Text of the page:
There is a lot riding on the redesigned 2016 Volvo XC90. It’s not just a completely redone SUV; it represents everything new about this Swedish carmaker that is reestablishing itself as a luxury brand that is now owned by a Chinese company.
It would seem to be a good pairing of car companies, and one that allows Volvo to keep its accent while supporting its Vision 2020 — that no one should be killed or seriously injured in a new Volvo by the year 2020.
That was reassuring during my recent test of top-line XC90, though it did not seem I was driving a savior. It is a completely new vehicle on a new platform with some significant achievements that are mostly under the skin or under the hood.
This is only the second generation of XC90, which debuted in 2002. The new model is 5.5 inches longer and 4.4 inches wider, on a wheelbase that is almost 5 inches longer.
But it is still an SUV and quite capable with such competing makes as Range Rover and Mercedes-Benz — the XC90 has moved that far forward in comps. And a T8 hybrid model begins deliveries soon.
It’s a simple package: three trim levels with standard all-wheel drive, one engine and one transmission, an eight-speed Geartronic. Starting prices, including $995 freight charge from Gothenburg, Sweden, are $49,895 for the Momentum model, $53,895 for the R-Design and $55,495 for the T6 AWD Inscription, today’s tester. Free scheduled maintenance is included for three years or 36,000 miles.
Standard safety features include City Safety, which is a suite of driver assists that will help avoid or mitigate collisions with vehicles, cyclists and pedestrians.
The Inscription upgrade adds $5,600 in some tech features and finery, such as Active Bending Headlights (that turn a few degrees with the steering wheel), Nappa leather upholstery (and lots of it), power seat cushion adjusters, walnut wood inlays and rear side window sunshades.
The leather has a heady aroma and looks handcrafted. The walnut, a light shade, has handsome graining. The silver matte metal fits the contemporary feel of the cabin. Front headroom is tall at 38.9 inches with the sunroof.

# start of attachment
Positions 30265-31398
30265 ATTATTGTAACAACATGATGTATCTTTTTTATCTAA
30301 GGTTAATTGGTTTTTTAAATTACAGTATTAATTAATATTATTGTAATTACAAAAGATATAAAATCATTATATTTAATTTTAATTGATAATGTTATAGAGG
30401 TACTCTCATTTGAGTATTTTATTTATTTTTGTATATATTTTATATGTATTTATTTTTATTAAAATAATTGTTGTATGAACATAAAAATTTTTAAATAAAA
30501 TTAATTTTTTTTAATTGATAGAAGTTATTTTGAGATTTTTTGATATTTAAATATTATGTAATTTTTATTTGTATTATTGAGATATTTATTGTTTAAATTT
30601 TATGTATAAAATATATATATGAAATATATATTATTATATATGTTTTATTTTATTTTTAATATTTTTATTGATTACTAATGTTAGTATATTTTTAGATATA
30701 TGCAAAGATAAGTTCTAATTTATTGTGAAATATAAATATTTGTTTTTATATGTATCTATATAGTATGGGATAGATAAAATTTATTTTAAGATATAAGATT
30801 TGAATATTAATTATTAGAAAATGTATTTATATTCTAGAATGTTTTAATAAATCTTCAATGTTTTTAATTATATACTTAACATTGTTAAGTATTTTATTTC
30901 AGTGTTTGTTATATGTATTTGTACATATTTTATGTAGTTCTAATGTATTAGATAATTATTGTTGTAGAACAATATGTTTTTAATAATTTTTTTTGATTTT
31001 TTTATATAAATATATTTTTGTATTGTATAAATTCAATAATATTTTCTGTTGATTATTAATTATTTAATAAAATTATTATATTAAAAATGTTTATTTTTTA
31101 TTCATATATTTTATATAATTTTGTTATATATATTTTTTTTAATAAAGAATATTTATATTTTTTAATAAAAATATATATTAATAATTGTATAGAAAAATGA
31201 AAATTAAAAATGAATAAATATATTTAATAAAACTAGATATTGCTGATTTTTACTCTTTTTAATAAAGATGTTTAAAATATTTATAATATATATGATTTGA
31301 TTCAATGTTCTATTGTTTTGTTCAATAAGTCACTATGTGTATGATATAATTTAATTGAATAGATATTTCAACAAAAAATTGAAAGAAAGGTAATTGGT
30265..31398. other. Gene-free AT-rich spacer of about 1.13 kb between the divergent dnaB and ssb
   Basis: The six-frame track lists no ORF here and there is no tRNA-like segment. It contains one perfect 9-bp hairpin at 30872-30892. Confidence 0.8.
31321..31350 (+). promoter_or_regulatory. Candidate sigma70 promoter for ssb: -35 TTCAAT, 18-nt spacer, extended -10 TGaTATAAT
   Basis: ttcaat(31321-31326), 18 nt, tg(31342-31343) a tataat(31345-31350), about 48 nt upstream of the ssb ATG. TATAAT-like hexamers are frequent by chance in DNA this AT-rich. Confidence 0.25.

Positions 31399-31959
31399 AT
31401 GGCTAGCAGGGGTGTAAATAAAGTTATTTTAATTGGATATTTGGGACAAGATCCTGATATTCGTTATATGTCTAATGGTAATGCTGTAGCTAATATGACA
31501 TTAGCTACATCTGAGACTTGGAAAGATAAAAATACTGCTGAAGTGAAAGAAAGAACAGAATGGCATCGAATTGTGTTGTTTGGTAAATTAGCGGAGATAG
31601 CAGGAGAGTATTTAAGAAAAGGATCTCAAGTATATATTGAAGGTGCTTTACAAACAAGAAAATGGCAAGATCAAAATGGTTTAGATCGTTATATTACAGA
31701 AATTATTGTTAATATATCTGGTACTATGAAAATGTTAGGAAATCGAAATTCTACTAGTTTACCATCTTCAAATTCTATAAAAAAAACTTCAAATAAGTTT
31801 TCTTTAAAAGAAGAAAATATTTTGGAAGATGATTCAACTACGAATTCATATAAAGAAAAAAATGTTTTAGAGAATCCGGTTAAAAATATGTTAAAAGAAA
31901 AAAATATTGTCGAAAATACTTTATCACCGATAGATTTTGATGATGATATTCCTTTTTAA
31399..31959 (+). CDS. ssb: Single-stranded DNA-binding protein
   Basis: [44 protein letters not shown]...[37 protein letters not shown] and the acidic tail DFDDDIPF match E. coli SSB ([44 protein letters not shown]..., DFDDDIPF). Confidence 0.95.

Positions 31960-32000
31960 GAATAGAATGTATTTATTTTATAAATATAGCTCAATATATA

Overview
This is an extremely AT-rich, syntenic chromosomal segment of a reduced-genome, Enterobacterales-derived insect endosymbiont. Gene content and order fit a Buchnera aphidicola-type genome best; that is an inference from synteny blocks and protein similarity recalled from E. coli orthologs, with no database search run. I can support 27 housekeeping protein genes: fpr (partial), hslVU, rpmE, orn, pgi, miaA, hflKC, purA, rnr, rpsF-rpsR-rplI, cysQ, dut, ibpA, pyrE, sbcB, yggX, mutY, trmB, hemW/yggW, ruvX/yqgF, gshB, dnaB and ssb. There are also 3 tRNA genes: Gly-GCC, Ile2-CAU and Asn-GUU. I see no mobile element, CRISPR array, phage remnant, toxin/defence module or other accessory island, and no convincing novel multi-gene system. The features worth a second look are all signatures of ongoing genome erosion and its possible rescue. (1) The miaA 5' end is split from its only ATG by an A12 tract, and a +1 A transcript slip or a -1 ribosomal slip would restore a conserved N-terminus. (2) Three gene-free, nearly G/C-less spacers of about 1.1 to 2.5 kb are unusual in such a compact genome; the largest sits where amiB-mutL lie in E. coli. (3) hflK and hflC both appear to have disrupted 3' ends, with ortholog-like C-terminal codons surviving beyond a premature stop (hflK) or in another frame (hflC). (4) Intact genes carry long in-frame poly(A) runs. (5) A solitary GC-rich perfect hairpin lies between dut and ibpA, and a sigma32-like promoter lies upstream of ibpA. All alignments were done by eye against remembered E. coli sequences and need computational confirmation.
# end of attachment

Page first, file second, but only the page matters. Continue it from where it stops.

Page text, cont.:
It may be difficult to believe, but this 4,600-pound, seven-passenger, all-wheel-drive SUV is powered by a four-cylinder engine. Not just any four-banger, this is a supercharged and turbocharged 2.0-liter that is pushed to 316 horsepower with 295 foot-pounds of torque from 2,200-4,500 rotations per minute.
The supercharger kicks in for power off the line and then shuts down when the turbo can spool up. Acceleration is brisk and gear changes are so fluid that I barely noticed them. Volvo cites 0-60 miles per hour in 6.1 seconds. There are performance modes of Eco, Comfort, High-Performance and Individual.
Fuel economy ratings on premium fuel — with all-wheel drive — are good at 20 miles per gallon city, 25 highway and 22 miles per gallon combined. The all-wheel-drive system launches with traction to all four tires and then adjusts to mostly front wheel until more pull is needed.
Options include a self-parking feature and an integrated child booster cushion in the second-row center position. The optional four-corner air suspension ($1,800) provided a supple ride, bending gracefully to ease into angled driveways and across speed bumps with gentle head toss. And there’s a switch in the cargo area to lower the ride height by 2 inches when parked for easy loading or to hitch a trailer.
Second row legroom is generous, at 37 inches. The second row folds and drops the head restraints in one easy maneuver, but there is no power folding option, nor is there a way to raise the third row seats from the cargo area.
There are many technologies layered into the electronics, but I struggled with the 9-inch touchscreen. Volvo uses a vertical screen, which is intended to require less scrolling. But it still takes eyes from the road, and finding the touch points takes time to master. I tried using voice controls to adjust fan speed and change a radio station, but failed and somehow managed to route myself to Nevada. And then I couldn’t cancel the navigation using all the known cancel commands, such as “Stop guidance,” “Cancel guidance,” “Stop Navigation” and then a string of curse-laden directives. For the next three days, the system wanted me to go to Nevada. Eventually, I just turned down the volume. Touchscreens may be sexy to designers, but just let the driver make simple adjustments without having to reach over and tap twice to make one change.
Clearly, the XC90 is intended for the North American market. And while there are some subtle twists and turns to the features, there isn’t much that hasn’t been applied to most evolved SUVs. Overall, it is functional cabin space with polite and convenient storage, sightlines and connectivity. But the body shell seems fairly generic “SUV” (like a Ford Explorer) but with well-applied Volvo features.
Driving a Volvo isn’t just driving a car. It is more like embracing a lifestyle statement of culture and a philosophy. Learning the language can take time.
Mark Maynard is online at firstname.lastname@example.org. Find photo galleries and more news at Facebook.com/MaynardsGarage